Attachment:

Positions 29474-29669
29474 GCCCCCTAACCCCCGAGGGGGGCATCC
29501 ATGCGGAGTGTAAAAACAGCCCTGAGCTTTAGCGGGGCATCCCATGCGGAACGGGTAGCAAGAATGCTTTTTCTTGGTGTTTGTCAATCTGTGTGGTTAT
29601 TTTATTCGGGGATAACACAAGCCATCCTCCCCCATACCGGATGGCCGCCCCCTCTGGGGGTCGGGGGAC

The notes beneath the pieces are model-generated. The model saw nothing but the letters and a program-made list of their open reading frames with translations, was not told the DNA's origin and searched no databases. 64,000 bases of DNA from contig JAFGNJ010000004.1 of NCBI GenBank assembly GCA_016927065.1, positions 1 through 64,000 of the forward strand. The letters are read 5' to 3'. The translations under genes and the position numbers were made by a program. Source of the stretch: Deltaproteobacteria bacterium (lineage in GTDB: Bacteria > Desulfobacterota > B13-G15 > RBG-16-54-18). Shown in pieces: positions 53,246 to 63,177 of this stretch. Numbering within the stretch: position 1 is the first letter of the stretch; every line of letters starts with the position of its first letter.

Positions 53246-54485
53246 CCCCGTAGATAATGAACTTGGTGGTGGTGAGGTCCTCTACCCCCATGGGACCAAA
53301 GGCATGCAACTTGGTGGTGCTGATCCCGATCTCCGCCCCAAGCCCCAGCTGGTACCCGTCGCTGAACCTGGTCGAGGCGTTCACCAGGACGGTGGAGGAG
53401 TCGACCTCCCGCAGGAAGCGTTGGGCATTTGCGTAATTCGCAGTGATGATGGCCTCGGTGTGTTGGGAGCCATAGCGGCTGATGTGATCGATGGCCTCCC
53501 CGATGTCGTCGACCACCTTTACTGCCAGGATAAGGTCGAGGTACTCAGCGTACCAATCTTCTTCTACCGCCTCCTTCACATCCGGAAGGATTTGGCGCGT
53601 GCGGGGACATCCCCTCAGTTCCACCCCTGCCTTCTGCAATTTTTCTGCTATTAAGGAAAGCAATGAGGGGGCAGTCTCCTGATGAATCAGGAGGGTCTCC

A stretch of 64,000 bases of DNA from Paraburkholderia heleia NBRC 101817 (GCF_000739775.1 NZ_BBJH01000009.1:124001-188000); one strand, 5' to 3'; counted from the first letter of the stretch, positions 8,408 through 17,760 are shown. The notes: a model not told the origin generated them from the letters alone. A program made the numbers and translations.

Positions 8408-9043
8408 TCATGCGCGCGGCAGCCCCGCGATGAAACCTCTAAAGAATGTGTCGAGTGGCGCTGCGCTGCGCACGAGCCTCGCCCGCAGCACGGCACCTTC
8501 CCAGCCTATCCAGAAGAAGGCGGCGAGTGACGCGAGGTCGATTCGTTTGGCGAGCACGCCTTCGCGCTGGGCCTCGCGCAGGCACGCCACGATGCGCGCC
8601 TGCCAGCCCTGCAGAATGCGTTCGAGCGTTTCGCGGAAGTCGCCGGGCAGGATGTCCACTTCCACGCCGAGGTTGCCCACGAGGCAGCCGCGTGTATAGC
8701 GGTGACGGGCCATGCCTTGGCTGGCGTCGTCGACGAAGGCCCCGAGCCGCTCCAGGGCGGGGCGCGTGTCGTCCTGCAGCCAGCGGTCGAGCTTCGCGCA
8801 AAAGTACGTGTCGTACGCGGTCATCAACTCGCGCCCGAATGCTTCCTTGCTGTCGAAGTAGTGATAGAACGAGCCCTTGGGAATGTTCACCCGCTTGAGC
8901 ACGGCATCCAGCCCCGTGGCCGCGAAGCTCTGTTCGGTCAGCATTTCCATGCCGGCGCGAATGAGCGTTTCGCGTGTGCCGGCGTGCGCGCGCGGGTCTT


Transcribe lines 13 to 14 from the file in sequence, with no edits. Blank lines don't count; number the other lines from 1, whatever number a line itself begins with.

Positions 8408-9043
8408 TCATGCGCGCGGCAGCCCCGCGATGAAACCTCTAAAGAATGTGTCGAGTGGCGCTGCGCTGCGCACGAGCCTCGCCCGCAGCACGGCACCTTC